Orlando Magic fans tend to have a complicated relationship with Jameer Nelson. I believe he's, sometimes unfairly, an object of their derision. And he's an easy target, as a shoot-first point guard with merely good passing instincts who pales in comparison with lust objects like Chris Paul and Deron Williams, who can become free agents next summer, along with Magic center Dwight Howard. They're dreaming big, and I can't fault them for that, but they give Nelson short shrift sometimes.
On balance, Nelson's the Magic's second-best player. Ryan Anderson is more talented, more efficient, and more productive, but he plays too few minutes to really be considered in this debate. And indeed a team with championship aspirations employs Jameer Nelson, of all people, as its second-best player. Even casual NBA observers know how silly that idea sounds.
|Points Per Game||Assists Per Game||Turnovers Per Game|
|Points Per 36||Assists Per 36||Turnovers Per 36|
|PER||Assist Rate||Turnover Rate|
All statistics in this table from Nelson's player page at basketball-reference. Career-best statistics highlighted in gold; career-worst statistics highlighted in silver.
Obviously, that's not to say he's a bad player. His toughness, three-point shooting, and ability to take over the odd game here and there make him well above average. But he'll turn 30 in February, is limited as a scorer due to his size, and is vulnerable defensively against the league's bigger point guards. For every positive, there's a negative.
Moreover, that assessment of him in the previous paragraph applied to him last season, or two years ago. Nelson is who he is at this stage of his career. That's not necessarily a bad thing; I maintain he's among the league's best point guards, non-franchise-cornerstone division.
Getting back to the point about positives and negatives, take the stats above, for example: on the one hand, Nelson reached new heights as a playmaker, but on the other, he reached new lows when it comes to turning the ball over.
At his best, Nelson scrambles the defense by breaking it down off the dribble and getting into the lane, then dishing to a teammate on the perimeter for a shot or ball-reversal. That's what Nelson, coach Stan Van Gundy, and his teammates sometimes refer to as "attack mode." There are two issues here.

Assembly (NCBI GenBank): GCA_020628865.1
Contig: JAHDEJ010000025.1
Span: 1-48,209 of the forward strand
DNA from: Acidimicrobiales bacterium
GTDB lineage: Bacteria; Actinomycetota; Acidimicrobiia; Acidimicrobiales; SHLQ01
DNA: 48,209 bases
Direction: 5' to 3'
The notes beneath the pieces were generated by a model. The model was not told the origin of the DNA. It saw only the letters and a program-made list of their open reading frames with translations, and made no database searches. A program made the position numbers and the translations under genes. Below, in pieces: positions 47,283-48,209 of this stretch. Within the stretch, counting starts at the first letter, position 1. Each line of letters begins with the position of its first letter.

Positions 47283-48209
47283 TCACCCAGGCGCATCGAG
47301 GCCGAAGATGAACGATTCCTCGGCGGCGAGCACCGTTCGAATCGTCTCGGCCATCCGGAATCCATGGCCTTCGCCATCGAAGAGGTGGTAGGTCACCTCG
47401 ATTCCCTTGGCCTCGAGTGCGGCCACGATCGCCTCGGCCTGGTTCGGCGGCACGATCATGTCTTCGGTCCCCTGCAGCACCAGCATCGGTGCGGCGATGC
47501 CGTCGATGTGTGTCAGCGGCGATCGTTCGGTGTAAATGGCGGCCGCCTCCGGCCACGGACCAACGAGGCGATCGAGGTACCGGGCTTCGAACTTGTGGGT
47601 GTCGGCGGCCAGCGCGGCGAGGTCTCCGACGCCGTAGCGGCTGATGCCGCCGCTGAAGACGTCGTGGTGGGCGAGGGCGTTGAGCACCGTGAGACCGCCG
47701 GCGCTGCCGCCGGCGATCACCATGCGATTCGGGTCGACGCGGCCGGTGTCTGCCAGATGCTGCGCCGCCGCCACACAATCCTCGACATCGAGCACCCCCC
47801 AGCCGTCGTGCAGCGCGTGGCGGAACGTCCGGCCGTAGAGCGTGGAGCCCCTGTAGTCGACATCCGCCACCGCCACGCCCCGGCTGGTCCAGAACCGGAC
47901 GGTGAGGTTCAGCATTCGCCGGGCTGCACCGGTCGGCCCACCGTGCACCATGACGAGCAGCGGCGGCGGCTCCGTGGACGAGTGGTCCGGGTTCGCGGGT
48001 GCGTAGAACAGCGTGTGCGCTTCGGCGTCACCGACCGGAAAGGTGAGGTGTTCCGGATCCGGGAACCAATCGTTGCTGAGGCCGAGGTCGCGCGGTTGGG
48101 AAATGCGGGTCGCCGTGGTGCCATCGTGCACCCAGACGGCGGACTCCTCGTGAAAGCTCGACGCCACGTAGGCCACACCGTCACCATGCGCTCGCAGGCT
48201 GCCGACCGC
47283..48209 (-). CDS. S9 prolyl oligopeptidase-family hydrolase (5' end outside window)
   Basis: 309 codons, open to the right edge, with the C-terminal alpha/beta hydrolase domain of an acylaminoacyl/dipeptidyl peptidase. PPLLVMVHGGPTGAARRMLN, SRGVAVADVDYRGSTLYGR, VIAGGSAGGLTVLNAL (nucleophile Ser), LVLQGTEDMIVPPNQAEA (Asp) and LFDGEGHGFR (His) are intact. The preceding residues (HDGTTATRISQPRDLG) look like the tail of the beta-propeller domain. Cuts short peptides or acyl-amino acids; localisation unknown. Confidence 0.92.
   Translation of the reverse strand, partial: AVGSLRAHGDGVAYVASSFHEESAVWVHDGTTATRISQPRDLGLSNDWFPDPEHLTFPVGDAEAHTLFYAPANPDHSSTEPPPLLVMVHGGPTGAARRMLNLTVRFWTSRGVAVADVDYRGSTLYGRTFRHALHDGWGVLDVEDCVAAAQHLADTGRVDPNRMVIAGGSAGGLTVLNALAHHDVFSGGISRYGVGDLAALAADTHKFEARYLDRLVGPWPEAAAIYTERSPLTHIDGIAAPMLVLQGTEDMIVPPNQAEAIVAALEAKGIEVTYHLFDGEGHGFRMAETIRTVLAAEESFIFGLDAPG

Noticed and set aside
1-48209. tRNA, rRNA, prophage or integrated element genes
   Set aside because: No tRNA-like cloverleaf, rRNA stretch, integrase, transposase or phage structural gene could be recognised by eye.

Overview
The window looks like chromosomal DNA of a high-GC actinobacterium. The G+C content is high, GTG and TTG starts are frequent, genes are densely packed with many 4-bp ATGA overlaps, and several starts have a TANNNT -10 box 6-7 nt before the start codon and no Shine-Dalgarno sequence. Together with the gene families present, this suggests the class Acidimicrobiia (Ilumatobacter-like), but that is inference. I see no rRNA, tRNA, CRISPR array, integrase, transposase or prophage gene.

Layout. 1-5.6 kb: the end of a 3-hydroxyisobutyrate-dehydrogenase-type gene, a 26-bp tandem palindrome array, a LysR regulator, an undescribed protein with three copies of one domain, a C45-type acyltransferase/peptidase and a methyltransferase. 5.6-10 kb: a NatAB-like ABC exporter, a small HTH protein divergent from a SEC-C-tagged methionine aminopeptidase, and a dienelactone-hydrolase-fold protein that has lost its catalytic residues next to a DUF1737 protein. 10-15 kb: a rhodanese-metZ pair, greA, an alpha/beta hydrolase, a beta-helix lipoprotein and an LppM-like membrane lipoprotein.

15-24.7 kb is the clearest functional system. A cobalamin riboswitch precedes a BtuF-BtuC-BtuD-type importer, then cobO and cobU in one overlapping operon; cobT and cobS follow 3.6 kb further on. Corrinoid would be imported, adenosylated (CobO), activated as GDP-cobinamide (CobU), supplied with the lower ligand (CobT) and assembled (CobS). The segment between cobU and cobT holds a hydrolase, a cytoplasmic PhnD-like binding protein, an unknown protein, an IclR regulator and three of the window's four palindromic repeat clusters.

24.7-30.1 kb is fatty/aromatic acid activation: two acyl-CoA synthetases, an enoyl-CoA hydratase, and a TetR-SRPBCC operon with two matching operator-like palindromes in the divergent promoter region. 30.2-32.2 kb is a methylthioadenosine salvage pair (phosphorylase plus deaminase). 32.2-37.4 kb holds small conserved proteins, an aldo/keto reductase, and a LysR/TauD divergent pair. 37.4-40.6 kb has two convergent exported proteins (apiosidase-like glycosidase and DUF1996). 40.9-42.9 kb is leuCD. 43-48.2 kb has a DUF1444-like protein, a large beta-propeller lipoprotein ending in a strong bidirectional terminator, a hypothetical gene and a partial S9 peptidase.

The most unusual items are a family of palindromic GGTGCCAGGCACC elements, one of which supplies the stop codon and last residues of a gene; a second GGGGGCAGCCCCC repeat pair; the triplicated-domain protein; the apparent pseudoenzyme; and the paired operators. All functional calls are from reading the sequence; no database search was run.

First, Nelson isn't always in "attack mode." He plays more tentatively than he ought to, which can lead to a stagnant offense.
Second, because of his mediocre finishing skill, he's not a scoring threat on those drives to the basket--unless the opponent lacks size on its front line--so defenses can play him for the pass almost every time. There's a level of predictability to his game.
Another issue, I find, is he's not great at leveraging fast-break chances into easy scores; he's not a push-the-tempo point guard at all. The Magic don't need him to play at Steve Nash's pace. They also don't need him playing at Andre Miller's, either. And too often Nelson falls on the Miller side of the pace continuum.
Having said all that, Nelson's no worse than competent as a third or fourth offensive option, thanks in large part to his three-point shooting. 40.1 percent is much better than merely respectable, and it makes him a good complement to Hedo Turkoglu. When Turkoglu initiates the offense, Nelson can relax a bit and simply spot up. That's more his strength. Within another two or three years, he'll transition into playing more of a Mike Bibby role: a spot-up-shooting point guard who makes careful passes but rarely penetrates, to score or to pass, at all. Take a look at their cumulative stats through age 28. It's eerie. Note the similar ratio of threes to overall field goal attempts, as well as to foul shots. That's the road Nelson's heading down.
But this post is about his last season. He had reasonably high highs and some low lows. I do think one has to weigh his ability to stay healthy--he missed just six games this season after averaging 23.3 over the last three years--as a positive, which boosts him a bit. On the whole, though, Nelson's a starting NBA point guard averaging 13 and 6 on league-average scoring efficiency. So, a
sounds about right to me. He did roughly what Orlando expected of him, in my estimation, neither exceeding nor failing in that regard.